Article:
The votes are in, the expected has been confirmed, and the small yellow-walled ballroom off the Waldorf-Astoria lobby is crammed with pols and pals bidding a fond farewell to Freddy Ferrer. This is also the last time Eliot Spitzer will serve as a warm-up act.
Before Spitzer introduces the defeated mayoral candidate, however, he’s preceded to the microphone by a wearying parade of party dinosaurs who shout at a roomful of old-school Democratic faithful. Finally, the party’s next great electoral hope strides briskly to the podium. Baldish and jut-jawed, Spitzer isn’t conventionally handsome; his attraction is more chemical. Even when addressing a wake, as he is tonight, Spitzer exudes an uplifting electricity. “We have much to be proud of,” he says. “Freddy Ferrer ran a race with dignity and principles. One hundred years ago, Teddy Roosevelt said, ‘The credit belongs to the man who is actually in the arena.’ Freddy Ferrer deserves that credit.” There are audible sighs as Spitzer finishes and Ferrer arrives to make his concession speech. There’s also a nearly palpable group thought in the room: Can’t we just fast-forward to a year from now, when we’ll be celebrating a big win?
Chances are very good that many of these same people will gather in a much bigger room next November for a much happier celebration, for Governor-elect Spitzer. Yet they’ll also be in for something of a surprise: The savior of the party might not be the kind of Democrat they assume he is.
One year away from Election Day 2006, Spitzer is in fantastic political shape. He’s built an impressive record as a corruption-fighter during his seven years as state attorney general; combined with his media savvy, Spitzer’s battles against corrupt Wall Street giants, double-dealing insurance companies, and out-of-state acid rain have fueled a celebrity image as the crusading champion of the little guy, an image that extends far beyond political circles. Spitzer’s timing seems perfect: Twelve years of George Pataki have left the electorate eager for a fresh face who’ll challenge Albany’s stagnant culture, the state Republican Party is in disarray, and polls show Spitzer crushing every declared or likely Republican contender. Spitzer is well on his way to reaching his goal of raising $20 million in campaign money by year’s end. And his support stretches across a breathtaking range of the state’s Democrats, from naral’s Kelli Conlin (“Eliot has been a superstar on reproductive rights”) to the considerably more conservative Reverend Floyd Flake (“I don’t have real issues with him on any points; we’re pretty much aligned”).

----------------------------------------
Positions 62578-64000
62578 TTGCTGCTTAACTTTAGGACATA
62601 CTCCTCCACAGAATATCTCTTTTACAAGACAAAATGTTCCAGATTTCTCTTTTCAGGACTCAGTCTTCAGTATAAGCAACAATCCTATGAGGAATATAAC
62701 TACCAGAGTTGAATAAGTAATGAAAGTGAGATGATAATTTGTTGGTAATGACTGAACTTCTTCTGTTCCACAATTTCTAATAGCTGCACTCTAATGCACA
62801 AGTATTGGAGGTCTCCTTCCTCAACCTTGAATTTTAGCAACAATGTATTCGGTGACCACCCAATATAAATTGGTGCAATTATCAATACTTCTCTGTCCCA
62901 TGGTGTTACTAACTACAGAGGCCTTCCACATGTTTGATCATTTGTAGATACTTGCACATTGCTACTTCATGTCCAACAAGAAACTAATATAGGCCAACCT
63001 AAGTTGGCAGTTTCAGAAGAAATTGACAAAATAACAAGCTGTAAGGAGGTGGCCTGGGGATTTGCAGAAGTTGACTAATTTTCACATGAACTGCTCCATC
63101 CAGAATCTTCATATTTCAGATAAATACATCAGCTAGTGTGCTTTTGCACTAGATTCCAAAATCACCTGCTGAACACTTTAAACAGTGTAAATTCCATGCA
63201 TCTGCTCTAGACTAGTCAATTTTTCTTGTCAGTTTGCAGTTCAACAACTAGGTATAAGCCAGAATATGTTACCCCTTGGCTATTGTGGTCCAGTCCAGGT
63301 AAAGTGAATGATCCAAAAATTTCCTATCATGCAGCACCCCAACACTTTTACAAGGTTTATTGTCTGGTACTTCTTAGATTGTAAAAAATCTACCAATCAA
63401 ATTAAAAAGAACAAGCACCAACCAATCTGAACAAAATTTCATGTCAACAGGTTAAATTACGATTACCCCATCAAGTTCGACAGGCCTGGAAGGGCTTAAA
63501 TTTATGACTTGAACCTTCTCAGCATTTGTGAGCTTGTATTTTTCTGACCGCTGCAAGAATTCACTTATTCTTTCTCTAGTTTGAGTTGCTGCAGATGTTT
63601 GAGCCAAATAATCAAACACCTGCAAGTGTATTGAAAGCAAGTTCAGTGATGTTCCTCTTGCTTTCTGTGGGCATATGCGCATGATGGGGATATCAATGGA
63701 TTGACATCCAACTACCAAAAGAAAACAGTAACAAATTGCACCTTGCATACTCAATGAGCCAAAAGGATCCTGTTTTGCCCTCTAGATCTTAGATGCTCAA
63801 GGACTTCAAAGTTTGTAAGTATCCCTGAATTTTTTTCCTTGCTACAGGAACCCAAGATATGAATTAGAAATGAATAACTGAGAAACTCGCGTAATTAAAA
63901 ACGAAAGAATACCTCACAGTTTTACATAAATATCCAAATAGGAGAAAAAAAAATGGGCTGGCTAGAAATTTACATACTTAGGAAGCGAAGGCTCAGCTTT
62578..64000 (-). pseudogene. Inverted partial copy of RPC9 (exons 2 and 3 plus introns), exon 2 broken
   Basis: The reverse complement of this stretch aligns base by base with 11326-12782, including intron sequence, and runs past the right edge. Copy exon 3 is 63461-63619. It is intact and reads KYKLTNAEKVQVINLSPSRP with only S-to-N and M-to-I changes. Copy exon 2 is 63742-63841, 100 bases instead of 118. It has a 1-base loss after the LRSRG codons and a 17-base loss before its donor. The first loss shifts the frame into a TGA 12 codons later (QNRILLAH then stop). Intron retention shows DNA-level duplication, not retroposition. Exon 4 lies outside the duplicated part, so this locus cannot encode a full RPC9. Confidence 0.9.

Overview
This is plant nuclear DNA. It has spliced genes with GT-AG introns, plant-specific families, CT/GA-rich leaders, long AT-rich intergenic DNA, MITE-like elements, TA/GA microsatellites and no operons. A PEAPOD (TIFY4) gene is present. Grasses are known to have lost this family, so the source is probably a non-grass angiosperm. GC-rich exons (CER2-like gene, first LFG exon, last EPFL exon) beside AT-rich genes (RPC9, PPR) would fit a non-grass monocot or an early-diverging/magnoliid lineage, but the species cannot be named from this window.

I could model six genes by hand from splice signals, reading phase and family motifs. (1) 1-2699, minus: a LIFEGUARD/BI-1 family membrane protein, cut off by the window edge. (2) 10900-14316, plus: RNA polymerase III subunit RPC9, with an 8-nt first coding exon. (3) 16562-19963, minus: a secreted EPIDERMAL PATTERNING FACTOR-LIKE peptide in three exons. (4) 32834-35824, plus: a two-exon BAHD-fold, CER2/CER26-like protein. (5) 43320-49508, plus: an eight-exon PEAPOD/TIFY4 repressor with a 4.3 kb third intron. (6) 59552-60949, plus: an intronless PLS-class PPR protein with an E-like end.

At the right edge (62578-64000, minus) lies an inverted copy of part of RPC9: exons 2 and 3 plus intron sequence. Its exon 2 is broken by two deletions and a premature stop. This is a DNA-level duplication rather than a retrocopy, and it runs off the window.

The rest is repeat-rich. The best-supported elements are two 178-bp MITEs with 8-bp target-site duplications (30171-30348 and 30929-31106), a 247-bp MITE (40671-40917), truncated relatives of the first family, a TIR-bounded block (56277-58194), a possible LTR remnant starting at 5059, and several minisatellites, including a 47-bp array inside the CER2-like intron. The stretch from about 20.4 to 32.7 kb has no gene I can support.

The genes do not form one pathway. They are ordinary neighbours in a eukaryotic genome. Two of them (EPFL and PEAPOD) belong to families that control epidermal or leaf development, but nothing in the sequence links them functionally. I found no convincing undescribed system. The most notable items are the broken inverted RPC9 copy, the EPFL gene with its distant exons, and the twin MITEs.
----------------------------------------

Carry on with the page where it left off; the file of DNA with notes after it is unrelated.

The diverse backers are one sign Spitzer doesn’t fit into a snug ideological package. True, he checks off most of the traditional progressive-Democrat boxes: for abortion rights, affirmative action, gun control, and gay marriage; against tax breaks for the rich. Even so, Spitzer was intent on using the city’s mayoral race as an opportunity to cement his left flank. He believed Ferrer could be a good mayor, but locking in liberal supporters for Spitzer’s gubernatorial race was why he endorsed Ferrer so early—way back in February—and why Spitzer continued to be a frequent presence at Ferrer’s side even as Bloomberg opened up an overwhelming lead in the polls.
Spitzer will continue to tend his Democratic base, but his early and thorough backing of Ferrer gives him the time and freedom to move far beyond it. In a sense, Spitzer has plotted a reverse of Pataki’s 2002 strategy. Running for a third term, Pataki made sure he first solidified his Republican credentials, then went aggressively after reliably Democratic blocs, like Latino voters and unions representing public employees. A few days before Spitzer put in his final smiling appearance at Ferrer’s side, he made a stop that attracted far less attention but may be more important to his campaign for governor. Spitzer traveled to Ellenville, one of many small, economically depressed towns in the Catskills, to address a meeting of the Association of Fire Districts. One of the group’s leaders, a Republican, came out saying he’s considering voting for Spitzer.
The candidate has sought out dozens of similar meetings, in towns that are usually Republican strongholds or before groups, like chambers of commerce, that usually lean to the right. But Spitzer’s travel schedule is about more than campaign tactics. It’s about his potential to change what it means to be a Democrat in New York. He has defied the orthodoxy on several issues already: He has long been in favor of the death penalty, and he was an early and vocal advocate of the war in Iraq. Those positions could cause Spitzer headaches if he’s challenged by Tom Suozzi in a Democratic primary. The Nassau County executive would probably run to Spitzer’s right, particularly on property taxes, increasing the temptation for Spitzer to chase liberal primary voters. Yet if Spitzer makes it to Albany, his centrism would be potent.